Consulting firm hired by Garfield County assessor defends its gas auditing capabilities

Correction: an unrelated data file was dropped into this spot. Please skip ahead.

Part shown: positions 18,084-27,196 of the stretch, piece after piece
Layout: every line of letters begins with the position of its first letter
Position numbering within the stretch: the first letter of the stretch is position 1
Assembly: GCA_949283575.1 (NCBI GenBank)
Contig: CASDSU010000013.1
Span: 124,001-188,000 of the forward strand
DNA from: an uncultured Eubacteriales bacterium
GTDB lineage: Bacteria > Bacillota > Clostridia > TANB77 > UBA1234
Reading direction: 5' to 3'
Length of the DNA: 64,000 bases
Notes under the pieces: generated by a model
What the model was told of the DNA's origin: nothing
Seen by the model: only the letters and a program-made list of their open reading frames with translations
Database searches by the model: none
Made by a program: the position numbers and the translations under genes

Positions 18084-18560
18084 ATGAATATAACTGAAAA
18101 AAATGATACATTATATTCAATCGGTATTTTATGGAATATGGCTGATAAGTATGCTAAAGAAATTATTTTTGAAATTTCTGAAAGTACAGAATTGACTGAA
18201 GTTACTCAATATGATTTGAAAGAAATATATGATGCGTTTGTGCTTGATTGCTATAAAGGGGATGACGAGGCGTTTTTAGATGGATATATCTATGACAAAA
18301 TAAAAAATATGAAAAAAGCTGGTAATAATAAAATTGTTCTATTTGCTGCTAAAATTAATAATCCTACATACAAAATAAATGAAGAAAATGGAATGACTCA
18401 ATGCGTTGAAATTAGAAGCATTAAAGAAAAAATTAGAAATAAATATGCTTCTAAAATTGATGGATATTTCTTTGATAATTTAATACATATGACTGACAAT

GLENWOOD SPRINGS – The firm hired to audit gas companies with local operations is disputing an anonymous letter that questions its ability to conduct the audit.The anonymous letter criticized Martindale Consultants, the company Garfield County commissioners last month contracted with for up to $250,000 to audit county gas production for the reporting years of 2002 through 2007. Each reporting year is for production during the year before.The audit will first examine Williams Production RMT, EnCana Oil & Gas (USA) and Petroleum Development Corp., said Garfield County Assessor John Gorman. “We are hoping to complete the audit of these three companies this year,” Gorman said.Gorman, a Democrat, beat Republican incumbent Shannon Hurst last year after making an election promise to audit energy production. He has contended that the industry, a chief source of revenues for many taxing districts in the county, may have underpaid taxes by millions of dollars.The anonymous letter writer said that only certified public accountants can perform audits and that Martindale is not a certified public accounting firm. The letter was sent to local media members, government officials and companies. “Martindale Consultants cannot do what they are hired to do,” the letter said.In response, W. Patrick Martindale, the president of the consulting firm, sent the county a four-page letter in a defense of his company. Martindale, in his letter, wrote that the anonymous letter’s contention that the firm cannot perform an audit because it is not a certified public accounting firm was “patently false.””Internal auditors are generally not certified public accountants and the practice of internal auditing does not constitute the practice of public accounting,” Martindale wrote.Gorman said he checked the firm’s references and spoke with many people about its ability to do the job. He was convinced the company could do it well, he said.”It’s my opinion that Martindale Consultants brings everything necessary to do the finest job possible in the matter of auditing the gas and oil industry here in Garfield County,” Gorman said.The anonymous letter pointed out that Martindale Consultants, which is based in Oklahoma City, reportedly removed all references to auditing on its company Web page.Martindale responded by saying the company updated its website after the state of Texas informed the company that the words “auditor” and “accountant” in advertising are reserved, by statute, for companies that are certified public accounting firms.”For this reason, we agreed to change our website, since it is available to Texas viewers,” Martindale wrote.The anonymous letter also included a criticism that the consulting firm doesn’t “even review under the rules and standards of public accounting – known in the accounting industry as generally accepted accounting principles (GAAP) and generally accepted auditing standards (GAAS).”However, Martindale wrote that Garfield County’s bid for the work required that audits be conducted, not in accordance with GAAP or GAAS, but in “accordance with the most recent … guidelines for revenue audits and expenditure audits in the petroleum industry.”Martindale wrote that it was the company’s hunch that the writer was a woman from Billings, Mont., who “worked for a company we audited last spring and wasn’t pleased with our audit expectations, to say the least.” He also wrote that the woman reportedly accused the firm of practicing law and accounting without a license.”Of course, neither activity describes the services our firm provides,” Martindale wrote.The writer of the anonymous letter also reportedly filed complaint letters with the bar associations in Montana and Texas, along with letters to those states’ public accountancy boards, Martindale wrote. According to his letter, the Public Accountancy Board of Montana has tabled the complaint against the firm “indefinitely for lack of support from the complainant.””We have responded to the unauthorized practice of law complaint in Texas and Montana and expect a complete dismissal of all complaints, based on conversations with attorneys in both states,” Martindale wrote in his letter.Contact Phillip Yates: firstname.lastname@example.orgPost Independent, Glenwood Springs, Colorado CO
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